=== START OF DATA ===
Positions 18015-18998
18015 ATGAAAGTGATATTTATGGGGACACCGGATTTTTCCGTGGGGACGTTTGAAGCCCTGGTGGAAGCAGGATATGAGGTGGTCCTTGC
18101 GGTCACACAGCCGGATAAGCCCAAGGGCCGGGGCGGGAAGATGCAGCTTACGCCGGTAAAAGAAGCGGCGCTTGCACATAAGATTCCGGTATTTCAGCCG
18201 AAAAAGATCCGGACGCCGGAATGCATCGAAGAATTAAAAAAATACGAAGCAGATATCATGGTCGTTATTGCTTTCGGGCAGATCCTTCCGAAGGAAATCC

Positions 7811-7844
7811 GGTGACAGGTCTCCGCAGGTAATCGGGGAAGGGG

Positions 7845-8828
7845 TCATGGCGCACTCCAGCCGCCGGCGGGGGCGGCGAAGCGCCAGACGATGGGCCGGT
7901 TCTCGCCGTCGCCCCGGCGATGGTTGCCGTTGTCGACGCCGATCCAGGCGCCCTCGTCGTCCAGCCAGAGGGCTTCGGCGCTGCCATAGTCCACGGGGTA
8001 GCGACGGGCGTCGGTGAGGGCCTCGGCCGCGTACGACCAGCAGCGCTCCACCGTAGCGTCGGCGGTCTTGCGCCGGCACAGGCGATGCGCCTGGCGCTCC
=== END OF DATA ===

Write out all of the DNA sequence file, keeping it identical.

Positions 18015-18998
18015 ATGAAAGTGATATTTATGGGGACACCGGATTTTTCCGTGGGGACGTTTGAAGCCCTGGTGGAAGCAGGATATGAGGTGGTCCTTGC
18101 GGTCACACAGCCGGATAAGCCCAAGGGCCGGGGCGGGAAGATGCAGCTTACGCCGGTAAAAGAAGCGGCGCTTGCACATAAGATTCCGGTATTTCAGCCG
18201 AAAAAGATCCGGACGCCGGAATGCATCGAAGAATTAAAAAAATACGAAGCAGATATCATGGTCGTTATTGCTTTCGGGCAGATCCTTCCGAAGGAAATCC

Positions 7811-7844
7811 GGTGACAGGTCTCCGCAGGTAATCGGGGAAGGGG

Positions 7845-8828
7845 TCATGGCGCACTCCAGCCGCCGGCGGGGGCGGCGAAGCGCCAGACGATGGGCCGGT
7901 TCTCGCCGTCGCCCCGGCGATGGTTGCCGTTGTCGACGCCGATCCAGGCGCCCTCGTCGTCCAGCCAGAGGGCTTCGGCGCTGCCATAGTCCACGGGGTA
8001 GCGACGGGCGTCGGTGAGGGCCTCGGCCGCGTACGACCAGCAGCGCTCCACCGTAGCGTCGGCGGTCTTGCGCCGGCACAGGCGATGCGCCTGGCGCTCC